A local authority is facing legal action after a “deeply concerning” decision to slash a disabled woman’s care package before it had completed an assessment of her care needs.Hounslow council appears to have ignored its obligations under the Care Act by removing more than half of her support without even telling her what it had done.Jane* is a former recipient of support from the Independent Living Fund (ILF), which closed in June 2015. ILF had been helping Jane and nearly 17,000 other disabled people with high support needs to live independently at the time it closed.Local authorities in England have been receiving funding from central government to cover the support previously provided under ILF, but that money is not ring-fenced and so councils have no obligation to spend it on former ILF-recipients, or even on adult social care.Jane only found out that her support had been cut last month when her bank told her that the money Hounslow council had been paying her every month to match the support she previously received from ILF had not been paid in for the last two months.The council’s decision meant her support package had effectively been cut from 12 hours a day to just five, despite – she says – the council recognising that she needs and has 24-hour support and has needed this for years.The 84 hours of paid care she previously received – which has been topped up with unpaid care provided mainly by her personal assistants (PAs), which mean she is supported almost 24 hours a day – has enabled her to participate in her local community, chair three disability organisations, and even attend Glastonbury Festival to deliver a talk about disability rights.Jane said: “It is just a complete nightmare. The way they have treated me is inhumane, disrespectful and unlawful and it has exacerbated my depression and anxiety enormously.“It has left me feeling even more desperate, worthless, hopeless and suicidal and I keep getting panic attacks and feeling nauseous and struggling to breathe.“I am and feel responsible to my PAs as their employer. No-one should have to work not knowing if their employer will be able to pay them at the end of the month.“If I cannot afford to pay them they will need to find alternative employment, leaving me with even less care, as they currently do many extra unpaid hours for me, over and above their paid hours, as I need someone with me 24 hours a day, but I am only funded for 12 hours a day.“With the council stopping the ILF element of my care, that’s effectively cutting my care support to just five hours a day.“I was virtually housebound before I received ILF funding for the additional care I needed, and I cannot bear the thought of losing my independence and the choice and control over my day-to-day life that my carers support me to have.“Cutting my care will leave me housebound once again, unable to contribute to or to be a part of the world around me.”Hounslow council told Jane that it believed it no longer needed to fund any of the hours previously funded by ILF because of a court of appeal decision in the case of another former ILF-user, Luke Davey, from Oxfordshire.The court of appeal ruled in September that Oxfordshire County Council had been legally entitled to cut Davey’s support package from £1,651 a week to just £950, following the ILF closure.Davey’s lawyers had argued unsuccessfully that the council had breached its duty under the Care Act 2014 to meet his assessed needs, and would breach its duty to ensure his “wellbeing”.But in Jane’s case, Hounslow council had not even completed a proper assessment of her needs, and appears to have simply decided that – because of the Davey ruling – it no longer needed to fund support previously provided by ILF.It previously assessed her needs in October 2015, but her lawyer says the assessment was fundamentally flawed and after he threatened the council with a judicial review, it agreed to reassess her. That reassessment has still not been completed.Jane’s solicitor, Mitchell Woolf, from lawyers Scott-Moncrieff, said he believed the council’s actions were a clear breach of the Care Act.He said: “What they have done is to stop the ILF element of her care package without any notice.“They have cut her care package without having completed a lawful assessment since ILF closed and the Care Act came into force in 2015. I think this is deeply concerning.”He is also concerned that, using the Davey case as its justification, the council may have taken a similar step with other former ILF-users in the borough*.This week, following the warning from Scott-Moncrieff, the council appears to have backed down – at least temporarily – and has reinstated the 84 hours per week funding, pending the completion of Jane’s assessment.Cllr Kamaljit Kaur, Hounslow council’s cabinet member for adult social care, said: “Hounslow council carried out two legal assessments of resident [Jane] in June 2015 and November 2015.“[She] was assessed as not requiring the additional [ILF] payments… in order to meet her care needs.“The council is carrying out a third assessment and has agreed to re-instate [Jane’s] payments for September and October 2017 while this current assessment is carried out and until this is completed.“[Jane] was informed of the situation by the council’s legal team in a letter, which was sent to her lawyers.“The council is not aware of any other residents in the same or a similar situation.“The health and wellbeing of all our residents in the borough is our priority.“Despite difficult challenges that we continue to face because of severe cuts to the social care budget, we aim to ensure that our services meet the needs of those who need it most.”*Any former ILF-user in Hounslow who has been treated in a similar way to Jane can contact Svetlana Kotova at Inclusion London by emailing: [email protected]: Disabled activist Paula Peters protesting against the decision to close the Independent Living Fund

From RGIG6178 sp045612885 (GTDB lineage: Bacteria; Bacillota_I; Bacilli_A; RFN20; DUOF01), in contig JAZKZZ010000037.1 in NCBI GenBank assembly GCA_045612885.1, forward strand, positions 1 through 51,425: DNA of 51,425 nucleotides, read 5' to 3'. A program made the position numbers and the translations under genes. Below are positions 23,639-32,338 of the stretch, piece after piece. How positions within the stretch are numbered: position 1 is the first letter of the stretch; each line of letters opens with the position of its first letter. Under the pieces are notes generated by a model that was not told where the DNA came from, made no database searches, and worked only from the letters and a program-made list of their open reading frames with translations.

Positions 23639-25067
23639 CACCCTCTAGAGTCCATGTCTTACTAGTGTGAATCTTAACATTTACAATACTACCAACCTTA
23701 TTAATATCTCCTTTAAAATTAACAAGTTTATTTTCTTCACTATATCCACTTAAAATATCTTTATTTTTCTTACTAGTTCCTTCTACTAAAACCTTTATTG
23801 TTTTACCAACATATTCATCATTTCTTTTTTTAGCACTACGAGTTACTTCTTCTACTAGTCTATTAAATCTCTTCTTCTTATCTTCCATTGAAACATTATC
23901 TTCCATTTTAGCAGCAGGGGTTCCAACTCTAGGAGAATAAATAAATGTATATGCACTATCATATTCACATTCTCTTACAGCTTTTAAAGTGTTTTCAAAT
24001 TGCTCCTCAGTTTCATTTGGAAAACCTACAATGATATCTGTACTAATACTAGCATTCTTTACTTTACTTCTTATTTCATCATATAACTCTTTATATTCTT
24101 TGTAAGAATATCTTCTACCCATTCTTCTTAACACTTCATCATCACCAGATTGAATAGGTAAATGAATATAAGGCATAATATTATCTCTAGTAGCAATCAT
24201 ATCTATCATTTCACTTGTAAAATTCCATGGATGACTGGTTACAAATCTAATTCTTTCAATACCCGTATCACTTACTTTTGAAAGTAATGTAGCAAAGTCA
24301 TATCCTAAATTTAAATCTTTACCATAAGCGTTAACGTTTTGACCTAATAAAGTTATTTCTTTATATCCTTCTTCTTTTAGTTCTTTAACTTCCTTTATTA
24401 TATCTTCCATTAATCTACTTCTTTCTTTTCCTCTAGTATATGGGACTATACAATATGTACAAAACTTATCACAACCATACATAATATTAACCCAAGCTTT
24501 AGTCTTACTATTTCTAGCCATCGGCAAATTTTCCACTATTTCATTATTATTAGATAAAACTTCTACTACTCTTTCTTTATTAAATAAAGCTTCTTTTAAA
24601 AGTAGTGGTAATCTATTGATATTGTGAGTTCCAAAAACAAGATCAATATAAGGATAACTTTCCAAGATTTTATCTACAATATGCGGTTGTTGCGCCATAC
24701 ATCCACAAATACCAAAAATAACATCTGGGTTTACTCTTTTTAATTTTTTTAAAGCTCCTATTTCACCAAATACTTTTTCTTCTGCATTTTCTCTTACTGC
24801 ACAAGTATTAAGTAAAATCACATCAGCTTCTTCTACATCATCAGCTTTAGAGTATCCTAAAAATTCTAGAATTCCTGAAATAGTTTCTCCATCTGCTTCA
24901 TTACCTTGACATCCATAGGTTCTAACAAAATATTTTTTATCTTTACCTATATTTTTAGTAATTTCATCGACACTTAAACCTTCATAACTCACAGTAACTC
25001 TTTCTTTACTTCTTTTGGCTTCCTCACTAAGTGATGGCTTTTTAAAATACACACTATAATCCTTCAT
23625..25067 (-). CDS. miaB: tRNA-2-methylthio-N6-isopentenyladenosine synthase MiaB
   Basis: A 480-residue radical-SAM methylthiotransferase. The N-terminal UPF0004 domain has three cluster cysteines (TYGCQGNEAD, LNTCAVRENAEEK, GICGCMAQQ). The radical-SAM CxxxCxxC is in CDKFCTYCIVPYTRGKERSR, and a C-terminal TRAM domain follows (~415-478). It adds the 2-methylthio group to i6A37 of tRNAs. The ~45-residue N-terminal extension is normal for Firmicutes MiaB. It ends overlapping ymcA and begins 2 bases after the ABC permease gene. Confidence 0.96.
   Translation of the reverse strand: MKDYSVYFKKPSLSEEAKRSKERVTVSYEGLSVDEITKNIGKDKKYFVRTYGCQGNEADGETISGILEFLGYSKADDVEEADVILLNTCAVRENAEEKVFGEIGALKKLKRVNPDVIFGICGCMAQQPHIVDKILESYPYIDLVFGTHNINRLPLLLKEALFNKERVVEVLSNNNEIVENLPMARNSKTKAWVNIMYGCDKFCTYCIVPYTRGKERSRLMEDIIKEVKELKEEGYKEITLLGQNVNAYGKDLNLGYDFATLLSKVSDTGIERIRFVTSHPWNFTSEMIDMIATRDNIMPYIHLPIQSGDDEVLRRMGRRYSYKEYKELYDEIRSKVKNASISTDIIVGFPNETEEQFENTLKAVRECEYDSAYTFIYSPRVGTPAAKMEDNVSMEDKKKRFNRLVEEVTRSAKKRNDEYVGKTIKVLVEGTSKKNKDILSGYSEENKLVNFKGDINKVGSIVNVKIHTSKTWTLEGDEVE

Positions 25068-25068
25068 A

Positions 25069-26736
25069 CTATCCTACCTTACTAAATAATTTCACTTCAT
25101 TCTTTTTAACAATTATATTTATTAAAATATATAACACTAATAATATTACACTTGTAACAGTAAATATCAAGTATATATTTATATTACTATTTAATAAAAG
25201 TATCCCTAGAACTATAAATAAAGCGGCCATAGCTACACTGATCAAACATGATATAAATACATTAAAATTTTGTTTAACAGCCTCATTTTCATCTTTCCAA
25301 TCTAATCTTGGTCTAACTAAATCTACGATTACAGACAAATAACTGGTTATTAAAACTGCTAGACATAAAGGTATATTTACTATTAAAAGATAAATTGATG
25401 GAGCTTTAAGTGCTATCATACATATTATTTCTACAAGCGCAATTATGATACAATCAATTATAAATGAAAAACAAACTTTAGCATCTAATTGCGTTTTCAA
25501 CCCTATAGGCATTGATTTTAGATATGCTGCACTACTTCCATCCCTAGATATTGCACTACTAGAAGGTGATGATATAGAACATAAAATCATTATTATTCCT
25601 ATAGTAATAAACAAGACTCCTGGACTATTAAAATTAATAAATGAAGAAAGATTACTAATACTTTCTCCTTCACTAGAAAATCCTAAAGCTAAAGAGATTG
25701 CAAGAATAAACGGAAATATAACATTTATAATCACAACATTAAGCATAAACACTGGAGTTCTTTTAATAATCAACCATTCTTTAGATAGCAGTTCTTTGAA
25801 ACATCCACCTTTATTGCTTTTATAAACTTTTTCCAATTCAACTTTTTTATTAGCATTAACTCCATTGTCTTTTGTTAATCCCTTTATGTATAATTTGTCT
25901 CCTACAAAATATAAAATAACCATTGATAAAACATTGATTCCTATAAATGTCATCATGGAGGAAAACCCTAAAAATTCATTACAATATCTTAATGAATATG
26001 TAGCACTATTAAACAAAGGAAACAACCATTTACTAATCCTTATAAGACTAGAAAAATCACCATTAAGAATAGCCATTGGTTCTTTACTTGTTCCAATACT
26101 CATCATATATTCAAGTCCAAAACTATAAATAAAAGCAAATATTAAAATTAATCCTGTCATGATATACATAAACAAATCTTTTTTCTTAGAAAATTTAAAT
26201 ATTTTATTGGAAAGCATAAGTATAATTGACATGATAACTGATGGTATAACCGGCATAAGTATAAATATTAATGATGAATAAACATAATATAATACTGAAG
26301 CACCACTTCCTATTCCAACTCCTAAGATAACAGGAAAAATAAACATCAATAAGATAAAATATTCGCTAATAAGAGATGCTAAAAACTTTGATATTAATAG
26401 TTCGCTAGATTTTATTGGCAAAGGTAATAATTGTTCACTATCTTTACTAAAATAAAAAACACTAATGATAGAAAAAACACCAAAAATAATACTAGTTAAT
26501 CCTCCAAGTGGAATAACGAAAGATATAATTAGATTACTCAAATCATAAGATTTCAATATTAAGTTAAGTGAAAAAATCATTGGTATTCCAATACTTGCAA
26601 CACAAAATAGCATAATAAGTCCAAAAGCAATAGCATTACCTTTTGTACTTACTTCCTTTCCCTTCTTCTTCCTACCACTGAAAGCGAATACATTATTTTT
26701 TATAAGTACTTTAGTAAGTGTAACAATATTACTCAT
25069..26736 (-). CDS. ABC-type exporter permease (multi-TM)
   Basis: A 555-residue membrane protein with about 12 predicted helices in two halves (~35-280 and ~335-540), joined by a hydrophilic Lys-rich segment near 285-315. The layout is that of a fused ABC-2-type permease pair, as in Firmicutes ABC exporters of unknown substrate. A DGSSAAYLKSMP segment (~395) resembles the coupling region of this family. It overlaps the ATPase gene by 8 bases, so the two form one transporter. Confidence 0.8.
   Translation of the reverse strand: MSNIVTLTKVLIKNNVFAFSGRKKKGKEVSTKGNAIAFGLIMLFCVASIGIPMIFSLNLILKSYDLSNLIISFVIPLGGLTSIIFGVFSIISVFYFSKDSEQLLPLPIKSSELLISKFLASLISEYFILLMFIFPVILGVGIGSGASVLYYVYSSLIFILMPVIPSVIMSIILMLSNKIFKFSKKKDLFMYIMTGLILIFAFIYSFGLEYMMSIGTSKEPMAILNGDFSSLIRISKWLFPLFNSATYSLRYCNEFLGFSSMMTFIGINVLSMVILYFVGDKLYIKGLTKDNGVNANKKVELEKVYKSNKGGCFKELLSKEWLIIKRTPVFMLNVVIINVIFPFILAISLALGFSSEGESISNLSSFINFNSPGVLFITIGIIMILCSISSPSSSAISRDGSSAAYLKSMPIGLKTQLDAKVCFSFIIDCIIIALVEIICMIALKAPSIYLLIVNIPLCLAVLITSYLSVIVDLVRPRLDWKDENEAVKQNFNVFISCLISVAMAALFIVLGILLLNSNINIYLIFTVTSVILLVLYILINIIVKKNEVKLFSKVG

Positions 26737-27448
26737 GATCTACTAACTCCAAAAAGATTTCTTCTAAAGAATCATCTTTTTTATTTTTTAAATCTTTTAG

SAINTS star Lee Gaskell has been nominated on the shortlist for this season’s Albert Goldthorpe Super League Rookie of the Year Medal.The solid silver medal, and a cash prize of £500, will be awarded by the Rugby League Express newspaper to the winner at this year’s Albert Goldthorpe Medal lunch, which will be held at Huddersfield Giants’ Galpharm Stadium on Wednesday 13 September.Each member of an expert panel was asked to nominate five players for the award, and each player nominated has been included on the shortlist.To qualify for the award, a player must have played ten or fewer Super League games in previous seasons.The Tigers are the only club to have two nominees, in centre Joe Arundel and hooker Daryl Clark, while Bradford Bulls’ Tom Burgess could follow in the footsteps of his oldest brother Luke, who won the award in 2008, its inaugural season.The nominees include four backs and four forwards. Wakefield’s Paul Johnson, at the age of 23, is the oldest nominee, while Clark, 18, is the youngest. The Catalans’ Elio Pelissier is the first player from the Dragons to have been nominated for this award.Arundel is the nominee with the longest current run of consecutive appearances, having made 30 successive appearances for Castleford, while Wigan’s Josh Charnley, with 16 Super League tries and five goals, is the highest scorer of the eight nominees, with 74 points.The nominees are: Joe Arundel (Castleford), Tom Burgess (Bradford), Josh Charnley (Wigan), Daryl Clark (Castleford), Lee Gaskell (St Helens), Paul Johnson (Wakefield), Jermaine McGillvary (Huddersfield), Eloi Pelissier (Catalans).